How Ulva blooms, unravelling the genetic architecture of green tides

01 January 2023 → 31 December 2026
Research Foundation - Flanders (FWO)
Research disciplines
  • Natural sciences
    • Computational evolutionary biology, comparative genomics and population genomics
    • Marine ecology
    • Biology of adaptation
    • Population, ecological and evolutionary genetics
    • Quantitative genetics
Population genomics Green tides Adaptation
Project description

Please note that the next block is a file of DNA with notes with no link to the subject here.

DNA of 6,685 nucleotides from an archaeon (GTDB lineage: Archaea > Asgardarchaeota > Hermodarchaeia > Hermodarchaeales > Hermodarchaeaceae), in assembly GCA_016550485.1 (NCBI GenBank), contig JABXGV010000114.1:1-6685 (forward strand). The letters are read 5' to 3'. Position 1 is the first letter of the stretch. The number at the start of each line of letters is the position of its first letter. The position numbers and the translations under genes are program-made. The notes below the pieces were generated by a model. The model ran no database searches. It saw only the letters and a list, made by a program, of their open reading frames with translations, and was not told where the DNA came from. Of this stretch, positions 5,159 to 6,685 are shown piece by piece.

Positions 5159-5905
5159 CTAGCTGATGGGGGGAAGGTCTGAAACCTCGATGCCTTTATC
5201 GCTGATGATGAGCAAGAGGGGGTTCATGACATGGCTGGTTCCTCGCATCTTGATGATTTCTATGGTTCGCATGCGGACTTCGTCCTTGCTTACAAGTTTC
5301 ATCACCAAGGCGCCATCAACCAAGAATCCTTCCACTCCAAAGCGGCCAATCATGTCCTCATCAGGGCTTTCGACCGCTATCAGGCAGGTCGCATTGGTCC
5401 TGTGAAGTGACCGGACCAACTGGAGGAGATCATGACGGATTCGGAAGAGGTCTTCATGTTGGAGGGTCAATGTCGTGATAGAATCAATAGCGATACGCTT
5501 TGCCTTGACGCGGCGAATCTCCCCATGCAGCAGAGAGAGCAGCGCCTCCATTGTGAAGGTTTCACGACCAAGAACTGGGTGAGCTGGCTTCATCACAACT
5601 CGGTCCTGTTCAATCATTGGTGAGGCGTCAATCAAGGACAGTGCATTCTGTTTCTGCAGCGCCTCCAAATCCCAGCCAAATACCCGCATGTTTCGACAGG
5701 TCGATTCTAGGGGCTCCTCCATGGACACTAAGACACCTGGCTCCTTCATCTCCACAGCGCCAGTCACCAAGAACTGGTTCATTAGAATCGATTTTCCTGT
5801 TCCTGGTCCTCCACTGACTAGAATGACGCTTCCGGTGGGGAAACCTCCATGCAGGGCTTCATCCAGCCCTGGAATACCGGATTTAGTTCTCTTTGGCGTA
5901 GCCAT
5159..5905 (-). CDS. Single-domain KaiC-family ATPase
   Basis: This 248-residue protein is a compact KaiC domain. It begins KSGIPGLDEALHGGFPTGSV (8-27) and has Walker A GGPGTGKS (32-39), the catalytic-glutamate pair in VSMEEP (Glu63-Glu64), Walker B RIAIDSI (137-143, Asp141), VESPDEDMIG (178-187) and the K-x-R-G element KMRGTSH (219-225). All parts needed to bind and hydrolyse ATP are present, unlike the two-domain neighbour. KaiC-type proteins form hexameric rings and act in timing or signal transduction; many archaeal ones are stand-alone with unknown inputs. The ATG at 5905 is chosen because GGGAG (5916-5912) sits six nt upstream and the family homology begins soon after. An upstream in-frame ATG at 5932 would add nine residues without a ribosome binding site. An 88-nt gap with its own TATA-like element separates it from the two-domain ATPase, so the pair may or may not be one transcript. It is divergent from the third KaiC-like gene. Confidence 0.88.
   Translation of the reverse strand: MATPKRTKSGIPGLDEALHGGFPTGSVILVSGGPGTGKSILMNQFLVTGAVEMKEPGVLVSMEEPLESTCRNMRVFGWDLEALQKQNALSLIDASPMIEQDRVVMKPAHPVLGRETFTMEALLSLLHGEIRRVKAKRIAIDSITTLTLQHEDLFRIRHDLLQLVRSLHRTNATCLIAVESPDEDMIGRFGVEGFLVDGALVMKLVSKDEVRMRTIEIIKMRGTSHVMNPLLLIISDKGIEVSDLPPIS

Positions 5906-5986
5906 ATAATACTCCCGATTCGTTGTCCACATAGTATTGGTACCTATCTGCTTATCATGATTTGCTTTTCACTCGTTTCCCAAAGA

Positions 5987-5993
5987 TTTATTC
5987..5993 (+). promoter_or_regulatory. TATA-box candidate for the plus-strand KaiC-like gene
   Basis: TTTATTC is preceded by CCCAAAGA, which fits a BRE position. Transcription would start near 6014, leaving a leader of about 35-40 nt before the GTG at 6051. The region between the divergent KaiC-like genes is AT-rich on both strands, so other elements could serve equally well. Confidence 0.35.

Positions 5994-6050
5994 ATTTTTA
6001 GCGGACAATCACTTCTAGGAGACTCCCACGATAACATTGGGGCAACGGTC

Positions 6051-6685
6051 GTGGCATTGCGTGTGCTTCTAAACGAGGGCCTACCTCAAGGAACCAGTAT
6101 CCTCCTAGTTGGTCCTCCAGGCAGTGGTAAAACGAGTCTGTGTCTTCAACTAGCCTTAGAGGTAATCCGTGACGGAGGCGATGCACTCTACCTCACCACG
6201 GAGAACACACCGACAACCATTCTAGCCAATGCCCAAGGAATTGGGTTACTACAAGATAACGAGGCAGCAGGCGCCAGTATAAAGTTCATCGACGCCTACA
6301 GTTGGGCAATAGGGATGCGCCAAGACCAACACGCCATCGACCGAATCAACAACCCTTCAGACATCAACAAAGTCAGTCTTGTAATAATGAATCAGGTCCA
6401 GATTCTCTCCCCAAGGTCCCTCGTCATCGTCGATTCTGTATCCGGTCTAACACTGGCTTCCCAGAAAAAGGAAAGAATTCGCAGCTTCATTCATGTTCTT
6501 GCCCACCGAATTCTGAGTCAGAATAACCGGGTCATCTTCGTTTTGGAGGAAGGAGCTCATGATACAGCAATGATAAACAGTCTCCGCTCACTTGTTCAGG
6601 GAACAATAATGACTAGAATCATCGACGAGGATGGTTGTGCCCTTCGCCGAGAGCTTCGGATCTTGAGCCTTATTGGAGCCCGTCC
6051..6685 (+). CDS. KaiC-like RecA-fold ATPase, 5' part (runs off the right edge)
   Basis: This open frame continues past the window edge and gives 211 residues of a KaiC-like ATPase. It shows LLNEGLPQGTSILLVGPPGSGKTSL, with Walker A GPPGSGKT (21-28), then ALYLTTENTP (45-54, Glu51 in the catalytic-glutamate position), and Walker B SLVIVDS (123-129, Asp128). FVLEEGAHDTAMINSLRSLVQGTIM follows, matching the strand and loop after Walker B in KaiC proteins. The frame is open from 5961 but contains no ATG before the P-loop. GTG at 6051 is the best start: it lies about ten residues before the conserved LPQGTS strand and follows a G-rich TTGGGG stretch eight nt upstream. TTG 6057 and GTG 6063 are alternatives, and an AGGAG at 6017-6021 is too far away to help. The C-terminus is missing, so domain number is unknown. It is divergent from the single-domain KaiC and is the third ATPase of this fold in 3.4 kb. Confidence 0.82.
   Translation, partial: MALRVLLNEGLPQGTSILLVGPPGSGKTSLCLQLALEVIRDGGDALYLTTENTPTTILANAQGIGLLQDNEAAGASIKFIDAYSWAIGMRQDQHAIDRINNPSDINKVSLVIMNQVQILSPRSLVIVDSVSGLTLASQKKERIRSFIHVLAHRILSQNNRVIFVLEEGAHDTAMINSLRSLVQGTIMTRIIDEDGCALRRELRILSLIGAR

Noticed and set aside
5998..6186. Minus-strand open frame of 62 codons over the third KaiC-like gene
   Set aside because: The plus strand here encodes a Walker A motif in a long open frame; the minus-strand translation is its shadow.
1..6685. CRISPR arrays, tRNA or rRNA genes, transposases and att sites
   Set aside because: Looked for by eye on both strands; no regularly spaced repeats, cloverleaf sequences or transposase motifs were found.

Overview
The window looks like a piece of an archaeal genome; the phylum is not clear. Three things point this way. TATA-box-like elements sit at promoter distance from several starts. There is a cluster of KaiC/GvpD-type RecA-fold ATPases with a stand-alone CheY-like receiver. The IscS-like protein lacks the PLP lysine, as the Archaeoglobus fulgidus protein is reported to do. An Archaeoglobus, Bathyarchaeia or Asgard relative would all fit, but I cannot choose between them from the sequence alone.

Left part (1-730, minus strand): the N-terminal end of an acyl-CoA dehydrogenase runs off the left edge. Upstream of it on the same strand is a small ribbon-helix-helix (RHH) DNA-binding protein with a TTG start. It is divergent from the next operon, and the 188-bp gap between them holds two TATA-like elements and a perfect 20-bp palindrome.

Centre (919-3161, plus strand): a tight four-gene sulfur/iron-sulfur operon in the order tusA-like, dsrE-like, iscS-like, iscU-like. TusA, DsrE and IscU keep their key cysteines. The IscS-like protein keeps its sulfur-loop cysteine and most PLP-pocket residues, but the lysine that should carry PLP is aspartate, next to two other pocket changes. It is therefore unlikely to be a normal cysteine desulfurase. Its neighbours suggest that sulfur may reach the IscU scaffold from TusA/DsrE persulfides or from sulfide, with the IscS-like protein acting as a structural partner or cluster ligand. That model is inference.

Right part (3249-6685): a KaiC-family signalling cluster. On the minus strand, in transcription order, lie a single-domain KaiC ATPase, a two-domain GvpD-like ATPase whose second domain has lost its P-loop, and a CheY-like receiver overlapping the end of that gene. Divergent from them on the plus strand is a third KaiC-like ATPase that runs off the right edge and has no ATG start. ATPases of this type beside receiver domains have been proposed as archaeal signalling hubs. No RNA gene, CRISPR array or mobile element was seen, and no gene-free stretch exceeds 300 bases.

Spatial environmental variation causes populations to adapt to local conditions. Understanding how adaptation occurs at the molecular level is surprisingly rudimentary and it remains a challenge to identify the causative mutations. This research project will study the genetic variation that causes the green seaweed sea lettuce (Ulva) to from large macroalgal blooms (“green tides”). Using the morphologically variable species complex U. compressa/mutabilis, we will generate F2 populations resulting from crosses between compatible but morphologically and physiologically different strains. High-throughput automated phenotyping under high and low nitrogen conditions will allow to quantify growth parameters associated with bloom-formation, followed by SLAF-seq and QTL analysis. In parallel, six natural populations will be sampled at non-eutrophic or bloom-associated sites for phenotyping and whole-genome resequencing. Both approaches will allow us to identify genomic regions associated with bloom-formation. Our major outstanding question is whether adaptations result from genetic trade-offs or from conditionally neutral alleles. Our expertise in developing molecular tools for Ulva allows to functionally characterize regulators of growth and development using mutant studies. This project will link QTL studies of local adaptation with population genomics and reverse genetics to understand why certain genotypes of the green seaweed Ulva thrive in disturbed, nutrient-rich habitats.